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  • Daniel James

Kotaku: Google's Game Platform Will Take on Next Xbox, PlayStation

Rumors have been flying around for the last few years that Android-giant Google has been trying to enter the videogame industry. After a failed bid to acquire Twitch (which later ended up under rival Amazon), more rumors swirled that they were working on a game console.

It's not a far-fetched dream. The Nintendo Switch launched using what was essentially Android hardware. The Switch's "tablet with sidemounted controllers" design began with the Razer Edge and Nvidia Shield, both using the Nvidia Tegra platform. Nintendo later adopted this as the platform for what became the Nintendo Switch.

One of gaming's most prolific leakers of the industry's deepest secrets is Jason Schreier. And he's almost never wrong. He claims in a Kotaku report that Google is working on a game platform that involves both a home console and a streaming service.

According to Schreier, his sources claim that Google is taking a "three-pronged" approach.

  • A streaming platform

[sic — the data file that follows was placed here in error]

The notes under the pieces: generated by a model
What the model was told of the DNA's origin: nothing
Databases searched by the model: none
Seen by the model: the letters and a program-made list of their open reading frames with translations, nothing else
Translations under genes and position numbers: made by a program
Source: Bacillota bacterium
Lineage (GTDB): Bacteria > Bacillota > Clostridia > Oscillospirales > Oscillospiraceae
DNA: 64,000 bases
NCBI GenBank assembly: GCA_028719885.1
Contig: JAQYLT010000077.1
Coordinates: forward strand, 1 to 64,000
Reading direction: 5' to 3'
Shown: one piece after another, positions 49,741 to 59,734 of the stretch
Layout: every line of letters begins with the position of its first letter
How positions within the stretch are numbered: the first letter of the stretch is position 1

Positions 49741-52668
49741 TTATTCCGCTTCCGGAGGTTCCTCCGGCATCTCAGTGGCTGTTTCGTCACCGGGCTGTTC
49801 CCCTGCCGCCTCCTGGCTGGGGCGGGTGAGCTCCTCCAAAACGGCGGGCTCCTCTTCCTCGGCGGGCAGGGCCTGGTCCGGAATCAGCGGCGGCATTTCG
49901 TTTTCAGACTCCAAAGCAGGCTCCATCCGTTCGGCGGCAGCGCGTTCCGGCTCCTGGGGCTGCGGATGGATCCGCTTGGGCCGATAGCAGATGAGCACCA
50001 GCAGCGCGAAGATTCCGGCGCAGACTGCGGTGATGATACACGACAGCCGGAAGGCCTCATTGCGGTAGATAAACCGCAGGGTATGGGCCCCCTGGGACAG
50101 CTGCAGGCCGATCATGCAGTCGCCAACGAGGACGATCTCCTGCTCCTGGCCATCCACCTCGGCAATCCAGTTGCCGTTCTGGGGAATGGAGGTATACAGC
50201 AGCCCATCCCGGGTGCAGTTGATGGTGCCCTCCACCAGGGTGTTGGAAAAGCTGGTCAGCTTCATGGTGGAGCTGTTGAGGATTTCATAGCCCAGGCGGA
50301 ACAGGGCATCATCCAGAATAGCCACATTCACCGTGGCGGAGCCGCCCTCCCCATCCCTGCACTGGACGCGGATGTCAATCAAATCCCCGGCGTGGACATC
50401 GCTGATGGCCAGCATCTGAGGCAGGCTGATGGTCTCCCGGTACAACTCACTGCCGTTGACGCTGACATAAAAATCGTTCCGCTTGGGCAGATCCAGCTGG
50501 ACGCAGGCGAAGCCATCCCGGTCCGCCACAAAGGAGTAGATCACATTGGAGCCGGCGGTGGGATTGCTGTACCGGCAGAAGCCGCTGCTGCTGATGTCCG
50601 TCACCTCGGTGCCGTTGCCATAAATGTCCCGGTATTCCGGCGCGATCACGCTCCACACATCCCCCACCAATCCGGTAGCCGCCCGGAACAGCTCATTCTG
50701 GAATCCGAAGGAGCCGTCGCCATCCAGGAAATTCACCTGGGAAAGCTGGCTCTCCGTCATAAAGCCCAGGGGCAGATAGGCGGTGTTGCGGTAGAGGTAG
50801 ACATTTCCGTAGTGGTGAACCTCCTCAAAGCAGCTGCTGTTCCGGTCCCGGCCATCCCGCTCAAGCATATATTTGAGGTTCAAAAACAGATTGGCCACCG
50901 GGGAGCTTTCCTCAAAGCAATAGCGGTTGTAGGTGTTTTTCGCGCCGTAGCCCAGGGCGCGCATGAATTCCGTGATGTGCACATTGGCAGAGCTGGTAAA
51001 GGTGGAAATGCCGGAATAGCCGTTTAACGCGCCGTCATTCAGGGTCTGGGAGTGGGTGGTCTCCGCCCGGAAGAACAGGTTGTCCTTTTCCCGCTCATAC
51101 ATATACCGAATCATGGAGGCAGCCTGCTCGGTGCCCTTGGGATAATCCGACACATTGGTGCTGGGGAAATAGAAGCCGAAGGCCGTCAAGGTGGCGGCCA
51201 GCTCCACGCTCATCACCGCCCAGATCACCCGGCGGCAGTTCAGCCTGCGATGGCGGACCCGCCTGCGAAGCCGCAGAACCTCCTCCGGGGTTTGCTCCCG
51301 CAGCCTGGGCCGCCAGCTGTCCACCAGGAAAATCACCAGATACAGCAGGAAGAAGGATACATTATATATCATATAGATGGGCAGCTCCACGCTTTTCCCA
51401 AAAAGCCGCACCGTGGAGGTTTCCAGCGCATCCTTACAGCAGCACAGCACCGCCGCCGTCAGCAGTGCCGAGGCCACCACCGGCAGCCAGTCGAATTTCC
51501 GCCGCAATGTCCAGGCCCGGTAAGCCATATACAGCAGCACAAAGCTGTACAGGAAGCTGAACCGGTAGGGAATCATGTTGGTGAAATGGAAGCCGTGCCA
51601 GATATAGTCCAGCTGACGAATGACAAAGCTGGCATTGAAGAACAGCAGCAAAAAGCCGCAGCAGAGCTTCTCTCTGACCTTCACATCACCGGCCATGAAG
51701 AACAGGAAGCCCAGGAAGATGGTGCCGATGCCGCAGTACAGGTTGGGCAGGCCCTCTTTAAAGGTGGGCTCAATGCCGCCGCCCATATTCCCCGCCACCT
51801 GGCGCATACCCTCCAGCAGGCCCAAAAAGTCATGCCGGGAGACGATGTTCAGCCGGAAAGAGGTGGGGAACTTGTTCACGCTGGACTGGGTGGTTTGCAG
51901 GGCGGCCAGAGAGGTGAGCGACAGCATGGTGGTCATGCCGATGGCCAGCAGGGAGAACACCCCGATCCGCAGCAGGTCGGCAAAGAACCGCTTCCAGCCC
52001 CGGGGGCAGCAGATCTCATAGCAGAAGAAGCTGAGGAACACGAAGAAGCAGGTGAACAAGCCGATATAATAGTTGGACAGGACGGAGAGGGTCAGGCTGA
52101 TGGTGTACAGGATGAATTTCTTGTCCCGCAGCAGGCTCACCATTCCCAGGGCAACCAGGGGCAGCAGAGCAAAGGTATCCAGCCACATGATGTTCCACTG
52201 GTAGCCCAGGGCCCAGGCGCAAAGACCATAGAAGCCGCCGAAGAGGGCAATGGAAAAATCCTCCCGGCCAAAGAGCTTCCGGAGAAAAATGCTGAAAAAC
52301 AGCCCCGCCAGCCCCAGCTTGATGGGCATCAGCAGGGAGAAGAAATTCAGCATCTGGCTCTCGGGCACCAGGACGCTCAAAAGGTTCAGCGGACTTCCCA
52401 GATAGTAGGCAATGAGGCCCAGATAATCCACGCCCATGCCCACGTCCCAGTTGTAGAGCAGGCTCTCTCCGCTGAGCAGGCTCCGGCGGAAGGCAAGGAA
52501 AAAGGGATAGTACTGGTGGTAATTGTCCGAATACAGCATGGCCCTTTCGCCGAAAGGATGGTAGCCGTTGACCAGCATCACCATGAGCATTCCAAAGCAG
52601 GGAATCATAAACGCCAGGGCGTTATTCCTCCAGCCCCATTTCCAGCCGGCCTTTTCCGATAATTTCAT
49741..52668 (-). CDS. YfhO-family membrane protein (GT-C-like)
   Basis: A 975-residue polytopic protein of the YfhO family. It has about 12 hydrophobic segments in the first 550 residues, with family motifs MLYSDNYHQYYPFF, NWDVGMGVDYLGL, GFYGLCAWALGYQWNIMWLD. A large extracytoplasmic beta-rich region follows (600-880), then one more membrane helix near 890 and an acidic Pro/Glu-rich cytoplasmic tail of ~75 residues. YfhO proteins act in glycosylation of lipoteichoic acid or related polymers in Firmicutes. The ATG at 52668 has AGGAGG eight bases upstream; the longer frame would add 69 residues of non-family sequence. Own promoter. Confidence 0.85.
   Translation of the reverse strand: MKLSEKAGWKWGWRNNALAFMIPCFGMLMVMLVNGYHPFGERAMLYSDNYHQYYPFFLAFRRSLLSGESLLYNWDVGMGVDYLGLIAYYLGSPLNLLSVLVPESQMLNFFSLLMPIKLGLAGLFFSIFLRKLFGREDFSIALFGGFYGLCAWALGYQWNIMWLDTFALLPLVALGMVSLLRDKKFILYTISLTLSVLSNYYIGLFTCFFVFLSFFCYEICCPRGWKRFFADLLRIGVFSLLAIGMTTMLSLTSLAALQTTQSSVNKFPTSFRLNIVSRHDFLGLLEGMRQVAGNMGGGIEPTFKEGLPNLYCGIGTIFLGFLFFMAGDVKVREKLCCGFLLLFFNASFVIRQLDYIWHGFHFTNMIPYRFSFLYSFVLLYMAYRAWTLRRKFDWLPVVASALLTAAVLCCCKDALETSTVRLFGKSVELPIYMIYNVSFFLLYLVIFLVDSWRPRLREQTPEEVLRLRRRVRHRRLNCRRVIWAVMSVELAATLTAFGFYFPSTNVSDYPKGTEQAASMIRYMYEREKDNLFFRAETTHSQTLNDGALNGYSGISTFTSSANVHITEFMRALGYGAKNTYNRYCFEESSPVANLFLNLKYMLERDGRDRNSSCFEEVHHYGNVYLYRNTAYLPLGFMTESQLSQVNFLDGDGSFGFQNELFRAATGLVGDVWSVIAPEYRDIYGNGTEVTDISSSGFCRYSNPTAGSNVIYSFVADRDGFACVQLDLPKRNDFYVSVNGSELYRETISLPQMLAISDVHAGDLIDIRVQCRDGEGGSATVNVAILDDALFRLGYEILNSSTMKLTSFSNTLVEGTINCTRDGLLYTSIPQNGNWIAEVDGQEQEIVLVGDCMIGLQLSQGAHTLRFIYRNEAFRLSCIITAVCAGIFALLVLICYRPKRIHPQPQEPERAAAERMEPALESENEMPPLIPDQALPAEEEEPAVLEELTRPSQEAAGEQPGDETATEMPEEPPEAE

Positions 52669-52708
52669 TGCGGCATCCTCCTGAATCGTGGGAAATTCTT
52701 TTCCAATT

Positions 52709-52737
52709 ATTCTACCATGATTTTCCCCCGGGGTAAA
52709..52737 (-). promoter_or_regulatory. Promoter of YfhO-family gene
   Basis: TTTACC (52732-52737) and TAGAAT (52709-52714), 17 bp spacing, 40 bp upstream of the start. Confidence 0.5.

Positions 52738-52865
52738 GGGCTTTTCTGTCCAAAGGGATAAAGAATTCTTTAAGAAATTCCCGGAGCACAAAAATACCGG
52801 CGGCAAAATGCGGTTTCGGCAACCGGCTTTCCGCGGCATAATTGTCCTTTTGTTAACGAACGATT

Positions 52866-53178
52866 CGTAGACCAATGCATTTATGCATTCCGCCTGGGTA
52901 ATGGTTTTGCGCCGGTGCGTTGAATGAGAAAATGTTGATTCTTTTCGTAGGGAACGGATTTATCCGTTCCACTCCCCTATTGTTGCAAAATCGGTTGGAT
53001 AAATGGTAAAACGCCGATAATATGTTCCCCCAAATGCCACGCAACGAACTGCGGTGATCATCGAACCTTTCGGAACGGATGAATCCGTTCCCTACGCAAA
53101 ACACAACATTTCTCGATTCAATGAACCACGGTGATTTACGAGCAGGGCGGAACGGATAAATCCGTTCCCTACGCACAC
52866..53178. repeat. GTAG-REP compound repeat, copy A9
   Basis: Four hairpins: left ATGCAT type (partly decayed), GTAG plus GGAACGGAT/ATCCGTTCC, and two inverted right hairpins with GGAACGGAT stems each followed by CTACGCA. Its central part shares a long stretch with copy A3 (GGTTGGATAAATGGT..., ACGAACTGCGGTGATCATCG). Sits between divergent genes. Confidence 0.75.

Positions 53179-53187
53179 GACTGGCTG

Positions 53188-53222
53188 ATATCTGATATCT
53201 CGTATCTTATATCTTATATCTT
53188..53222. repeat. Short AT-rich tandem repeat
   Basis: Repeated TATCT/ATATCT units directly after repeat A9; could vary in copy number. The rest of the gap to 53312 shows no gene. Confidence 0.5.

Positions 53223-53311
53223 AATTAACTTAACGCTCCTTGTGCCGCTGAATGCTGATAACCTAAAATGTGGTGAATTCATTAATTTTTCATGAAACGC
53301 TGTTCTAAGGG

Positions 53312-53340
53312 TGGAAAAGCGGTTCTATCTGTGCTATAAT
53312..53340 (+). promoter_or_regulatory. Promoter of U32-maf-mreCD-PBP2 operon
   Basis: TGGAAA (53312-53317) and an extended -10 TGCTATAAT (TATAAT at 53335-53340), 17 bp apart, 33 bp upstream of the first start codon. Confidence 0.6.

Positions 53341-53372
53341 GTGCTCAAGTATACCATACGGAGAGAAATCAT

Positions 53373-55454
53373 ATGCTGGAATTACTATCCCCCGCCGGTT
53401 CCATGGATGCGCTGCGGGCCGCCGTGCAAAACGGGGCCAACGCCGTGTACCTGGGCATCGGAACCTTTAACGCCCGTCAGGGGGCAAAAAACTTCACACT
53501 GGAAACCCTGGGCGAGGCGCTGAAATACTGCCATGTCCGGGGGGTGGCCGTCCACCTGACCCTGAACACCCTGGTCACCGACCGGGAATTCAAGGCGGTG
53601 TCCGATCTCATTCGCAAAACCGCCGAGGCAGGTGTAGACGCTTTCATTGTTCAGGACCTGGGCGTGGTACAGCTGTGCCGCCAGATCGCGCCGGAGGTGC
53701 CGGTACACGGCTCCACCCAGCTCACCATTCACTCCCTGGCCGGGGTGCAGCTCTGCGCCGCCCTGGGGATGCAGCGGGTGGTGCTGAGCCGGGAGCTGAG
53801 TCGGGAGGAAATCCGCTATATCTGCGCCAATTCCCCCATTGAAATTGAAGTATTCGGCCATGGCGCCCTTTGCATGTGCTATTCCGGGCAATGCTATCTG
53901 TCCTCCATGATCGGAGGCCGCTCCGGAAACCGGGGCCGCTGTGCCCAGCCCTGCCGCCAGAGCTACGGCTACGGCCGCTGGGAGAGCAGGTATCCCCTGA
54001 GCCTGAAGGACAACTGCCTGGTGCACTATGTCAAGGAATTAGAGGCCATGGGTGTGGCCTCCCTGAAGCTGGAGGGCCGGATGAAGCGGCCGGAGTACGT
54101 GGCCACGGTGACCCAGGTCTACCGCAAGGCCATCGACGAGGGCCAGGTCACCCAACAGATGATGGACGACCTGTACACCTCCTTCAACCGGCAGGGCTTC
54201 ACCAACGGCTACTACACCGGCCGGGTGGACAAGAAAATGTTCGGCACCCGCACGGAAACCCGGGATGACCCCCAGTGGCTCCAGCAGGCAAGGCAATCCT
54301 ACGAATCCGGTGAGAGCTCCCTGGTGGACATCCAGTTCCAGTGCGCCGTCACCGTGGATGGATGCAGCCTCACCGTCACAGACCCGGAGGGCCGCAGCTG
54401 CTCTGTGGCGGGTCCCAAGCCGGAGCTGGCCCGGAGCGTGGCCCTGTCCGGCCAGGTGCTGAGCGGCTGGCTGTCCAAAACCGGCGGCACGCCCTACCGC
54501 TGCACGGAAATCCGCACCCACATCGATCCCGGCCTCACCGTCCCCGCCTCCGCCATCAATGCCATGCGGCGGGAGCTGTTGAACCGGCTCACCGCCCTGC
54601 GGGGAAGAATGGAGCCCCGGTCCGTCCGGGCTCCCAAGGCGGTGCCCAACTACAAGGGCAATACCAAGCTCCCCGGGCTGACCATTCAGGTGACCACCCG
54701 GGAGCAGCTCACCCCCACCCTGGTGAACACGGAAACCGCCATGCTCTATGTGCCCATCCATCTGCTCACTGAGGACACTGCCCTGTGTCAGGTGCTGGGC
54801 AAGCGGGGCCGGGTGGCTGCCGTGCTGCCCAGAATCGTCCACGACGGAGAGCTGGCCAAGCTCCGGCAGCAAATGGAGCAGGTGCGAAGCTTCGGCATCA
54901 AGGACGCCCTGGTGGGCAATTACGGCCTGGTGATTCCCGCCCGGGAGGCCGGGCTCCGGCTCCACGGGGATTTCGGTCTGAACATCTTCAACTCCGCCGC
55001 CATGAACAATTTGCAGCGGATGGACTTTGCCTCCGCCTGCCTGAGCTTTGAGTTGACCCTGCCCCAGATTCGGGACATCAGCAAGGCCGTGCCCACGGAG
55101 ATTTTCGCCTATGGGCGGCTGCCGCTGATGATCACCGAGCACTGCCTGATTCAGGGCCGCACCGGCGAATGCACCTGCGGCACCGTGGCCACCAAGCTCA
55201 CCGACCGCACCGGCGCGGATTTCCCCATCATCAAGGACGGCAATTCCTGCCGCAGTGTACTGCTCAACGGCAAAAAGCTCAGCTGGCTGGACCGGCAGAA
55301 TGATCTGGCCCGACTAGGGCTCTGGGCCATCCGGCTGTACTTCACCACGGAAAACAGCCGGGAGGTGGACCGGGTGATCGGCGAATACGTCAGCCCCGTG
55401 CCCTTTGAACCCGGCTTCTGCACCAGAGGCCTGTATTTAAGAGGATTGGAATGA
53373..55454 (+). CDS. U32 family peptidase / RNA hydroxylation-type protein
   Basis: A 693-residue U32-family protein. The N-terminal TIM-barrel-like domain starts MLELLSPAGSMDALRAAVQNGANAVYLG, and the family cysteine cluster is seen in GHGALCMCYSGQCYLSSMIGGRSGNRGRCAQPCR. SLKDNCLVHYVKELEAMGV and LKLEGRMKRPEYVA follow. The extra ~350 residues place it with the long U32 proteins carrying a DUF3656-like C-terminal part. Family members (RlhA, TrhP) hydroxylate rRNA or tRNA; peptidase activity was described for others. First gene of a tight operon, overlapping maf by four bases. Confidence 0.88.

• A hardware device

  • Acquisition of first-party developers

"Imagine playing The Witcher 3 within a tab on Google Chrome," Schreier recalls one of his sources as having describe the streaming service.

Game streaming is looking to be a massive business, with EA, Microsoft and Nvidia each pushing their own future solutions. It also makes sense for Google, who pioneered many of today's most popular cloud services with their Android phone platform.

Many companies have tried and failed to enter the game console market. The last successful attempt was Microsoft, whose lasting legacy of PC-style hardware and online console multiplayer has been made the standard. Yes, there are a dozen companies who failed, but I believe Google could pull a Microsoft.

Microsoft's Xbox has lasted because it entered with technology that no one else could compete with. No one could bring PC-exclusives like KOTOR and the Elder Scrolls to console, or make first-person shooters popular on console, or get seamless online multiplayer on console, except Xbox. That lasting legacy is innovation only made possible by a proper tech company.

Google showed off Android phones with AI that make calls for you. The latest Android update lets phones copy and paste text, just by pointing their camera at it. Google Assistant and Chromecast are already staples in millions of living rooms because of their ingenuity. If any company can pull off what Microsoft did twenty years ago, it's them.